This is a common issue pet parents face, mostly with young dogs and puppies, especially when the weather is pleasant and more and more people want to say hi to your pooch while on walks!
But what can you do to best tackle your dog's constant jumping on people, and even better, how can you make sure you prevent it to the point it becomes a behaviour your dog no longer finds purposeful? (Because yes, your dog is doing it for a reason!) Let's start with what the reason behind this behaviour might be. The most common motive behind your dog jumping on other people may be two-fold:
1. It works!
Like all other behaviours your dog does, it's mainly because it pays off for him and that can be in a number of ways. The main way in which jumping on other pays off is in what they get in return which is attention, whether it comes from you (even though you're not trying to praise or reward them, your attention is) or from the person they're jumping on.
It's rather difficult to expect of the person getting jumped on to not react and give your dog any kind of attention, in order to avoid reinforcing the unwanted behaviour, especially when your dog is coming off friendly and/or when the person in question doesn't know that this is a behaviour you're working on managing. A tool that could help would be a label or sleeve that goes on your dog's leash or harness that lets others know to not pet or engage with your dog, or that he/she is in training.
But something more that you can do in this case to yield far better results is to go for the preventative approach, to avoid having to manage a scenario that is largely not under your control and that you and your dog aren't fully ready for anyway. The best way you will prevent your dog from jumping and getting reinforced by other people is to become familiar with the body language patterns and signs that let you know that your dog is going to be jumping on them so that you can right away do your best to engage your dog with a different activity/behaviour, that you like better instead. Such as walking away and tugging on a toy with you, fetching a ball, or walking away with you and tossing treats for them to search through the grass or under a chair if you're indoors. Prevention is key but will only work if you're in tune with your dog's demeanour and patterns so that you can try to prevent them from doing the unwanted behaviour altogether. The more they get to practice it, the more they are likely to repeat it. The more you find yourselves ready with a leash and treats/reinforcers ready, the more successful you will be. These are the best ways you can manage greetings with minimal jumping on strangers, while you practice working on your dog's greeting with people in your close circle that will be able to help you in responding accordingly, should/when your dog happens to jump on them. More on this on the following point.
2. Your dog has a very social nature and/or is a high-energy dog!
You can't train a dog's personality and demeanour out of them, but you can definitely find ways to get what you want if you also focus your efforts on ensuring your dog gets what he/she needs on a regular basis.
If you live with a social AND energetic dog, you will want to make sure that you provide him with regular outlets for their need to play, jump, be excited, and be friendly, otherwise, they will find those outlets on their own and can result in more jumping on others, or other unwanted behaviours. Great outlets consist of dog training classes of different types, supervised play sessions, agility training, and other controller enrichment/engaging settings. And don't worry, your dog getting to practice jumping in a setting like play sessions, for example, can be different and not at all encouraging further jumping outside of those environments because dogs have a very strong capability to associate behaviours to places/scenarios we put together. This is done by rewarding your dog for being themselves mostly and mainly in that particular setting, but not as much (if at all) outside of it. Just like how you know that you can act a different way at a restaurant and another way at a concert.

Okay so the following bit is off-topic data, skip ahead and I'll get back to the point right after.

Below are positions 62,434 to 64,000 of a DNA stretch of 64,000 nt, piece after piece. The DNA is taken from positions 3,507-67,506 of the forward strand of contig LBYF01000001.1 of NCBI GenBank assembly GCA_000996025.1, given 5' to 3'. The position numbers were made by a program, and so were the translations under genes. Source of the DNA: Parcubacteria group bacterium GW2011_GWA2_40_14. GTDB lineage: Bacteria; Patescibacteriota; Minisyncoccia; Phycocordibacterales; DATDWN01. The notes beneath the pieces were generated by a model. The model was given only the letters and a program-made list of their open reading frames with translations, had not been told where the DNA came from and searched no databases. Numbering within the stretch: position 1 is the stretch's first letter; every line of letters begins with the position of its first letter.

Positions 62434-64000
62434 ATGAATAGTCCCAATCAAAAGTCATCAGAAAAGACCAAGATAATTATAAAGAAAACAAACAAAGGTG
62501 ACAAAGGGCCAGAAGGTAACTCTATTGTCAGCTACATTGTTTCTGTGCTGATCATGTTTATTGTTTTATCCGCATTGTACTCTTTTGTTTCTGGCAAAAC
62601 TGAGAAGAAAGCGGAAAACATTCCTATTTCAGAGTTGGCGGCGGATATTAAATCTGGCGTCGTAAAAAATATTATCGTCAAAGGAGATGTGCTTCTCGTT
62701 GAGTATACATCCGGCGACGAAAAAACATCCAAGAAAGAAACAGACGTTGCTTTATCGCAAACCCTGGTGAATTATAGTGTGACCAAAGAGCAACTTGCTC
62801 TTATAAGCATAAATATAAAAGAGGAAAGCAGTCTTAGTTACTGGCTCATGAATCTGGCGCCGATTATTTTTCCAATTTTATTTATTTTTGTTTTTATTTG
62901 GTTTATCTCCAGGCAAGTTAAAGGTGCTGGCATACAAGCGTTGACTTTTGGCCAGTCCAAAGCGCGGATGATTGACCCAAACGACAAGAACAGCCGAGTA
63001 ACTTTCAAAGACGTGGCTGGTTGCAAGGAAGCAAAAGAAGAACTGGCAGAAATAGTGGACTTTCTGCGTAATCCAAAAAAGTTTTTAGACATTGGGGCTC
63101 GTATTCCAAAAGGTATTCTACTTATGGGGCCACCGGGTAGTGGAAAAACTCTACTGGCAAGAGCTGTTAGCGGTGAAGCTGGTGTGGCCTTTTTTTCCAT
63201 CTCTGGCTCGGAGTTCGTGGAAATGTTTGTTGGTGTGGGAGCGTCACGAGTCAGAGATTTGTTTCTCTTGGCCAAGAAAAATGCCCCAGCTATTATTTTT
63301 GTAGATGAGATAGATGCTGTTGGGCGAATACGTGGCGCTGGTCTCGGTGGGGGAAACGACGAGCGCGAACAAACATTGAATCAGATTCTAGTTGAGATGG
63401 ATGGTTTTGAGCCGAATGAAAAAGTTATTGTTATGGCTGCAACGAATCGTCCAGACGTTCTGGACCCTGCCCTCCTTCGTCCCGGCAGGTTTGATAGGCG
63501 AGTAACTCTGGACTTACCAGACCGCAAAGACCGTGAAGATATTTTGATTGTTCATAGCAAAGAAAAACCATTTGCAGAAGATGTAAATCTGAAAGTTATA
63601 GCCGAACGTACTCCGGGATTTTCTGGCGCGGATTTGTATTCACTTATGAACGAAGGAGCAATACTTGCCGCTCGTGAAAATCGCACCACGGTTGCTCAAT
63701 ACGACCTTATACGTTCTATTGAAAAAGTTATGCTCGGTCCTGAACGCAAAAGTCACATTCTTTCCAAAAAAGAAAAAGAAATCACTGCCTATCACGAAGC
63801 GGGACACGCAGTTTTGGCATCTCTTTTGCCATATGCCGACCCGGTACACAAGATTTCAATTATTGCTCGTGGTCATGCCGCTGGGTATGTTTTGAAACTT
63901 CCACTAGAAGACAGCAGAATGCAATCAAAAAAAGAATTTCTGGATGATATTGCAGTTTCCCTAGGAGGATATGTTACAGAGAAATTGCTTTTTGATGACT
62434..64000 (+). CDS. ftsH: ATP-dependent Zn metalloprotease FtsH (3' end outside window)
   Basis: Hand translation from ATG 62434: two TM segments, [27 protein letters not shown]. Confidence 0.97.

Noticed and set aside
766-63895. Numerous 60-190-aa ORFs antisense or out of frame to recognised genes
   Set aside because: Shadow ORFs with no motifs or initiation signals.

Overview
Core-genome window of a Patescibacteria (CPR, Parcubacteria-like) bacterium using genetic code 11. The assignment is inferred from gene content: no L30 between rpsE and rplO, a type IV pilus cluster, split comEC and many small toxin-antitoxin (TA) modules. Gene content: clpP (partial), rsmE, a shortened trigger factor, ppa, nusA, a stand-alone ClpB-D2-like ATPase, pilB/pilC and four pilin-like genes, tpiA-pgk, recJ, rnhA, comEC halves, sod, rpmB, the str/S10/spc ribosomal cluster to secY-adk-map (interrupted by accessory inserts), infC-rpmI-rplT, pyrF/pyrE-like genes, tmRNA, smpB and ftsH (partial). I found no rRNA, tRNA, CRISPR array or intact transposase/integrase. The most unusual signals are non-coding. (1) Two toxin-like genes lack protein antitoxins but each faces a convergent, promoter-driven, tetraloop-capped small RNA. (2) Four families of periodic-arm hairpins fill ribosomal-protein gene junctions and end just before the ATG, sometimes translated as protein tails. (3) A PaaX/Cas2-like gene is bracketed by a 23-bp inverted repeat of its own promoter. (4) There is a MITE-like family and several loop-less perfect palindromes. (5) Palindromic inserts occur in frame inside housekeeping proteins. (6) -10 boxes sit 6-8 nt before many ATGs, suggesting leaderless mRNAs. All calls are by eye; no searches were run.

But then what follows that? What follows your dog having the outlets he/she needs? You. You and the environments you create where you are bringing home a happy, fulfilled, tired do that is less likely to feel the need to jump on the next stranger you encounter on that evening walk. But that's only part of the solution, the other part (especially when you've just begun tackling this behaviour) is having the environments you work in tandem with where you and your dog are at. This means that instead of practicing walking your dog past strangers in the hopes that he doesn't jump on them, you'll want to practice with people that know you and your dog, so that you can ahead of time let them know that if ever your dog jumps at them, that you would appreciate it if they did their best to not respond to your dog's jumping until/unless he's saying hello to them without. The combination of a dog that doesn't feel as much of a need to jump on people, along with an environment that doesn't put much (or any), attention to the unwanted behaviour WHILE ALSO rewarding and acknowledging the moment your dog does make the choice to not jump or to stop jumping, is what will help you and your dog succeed!
If ever you're finding that your dog might be jumping on other people, but even more so you, then you may want to consider what your dog is trying to communicate to you there and then. This is because jumping on you or another pet parent can be a way of communicating that they're feeling overwhelmed, tired, overstimulated or even anxious at that moment, or about the environment they're in. This would require a closer look at when it's happening as adjusting the environments in question and our expectations is what will also help you in your success as well.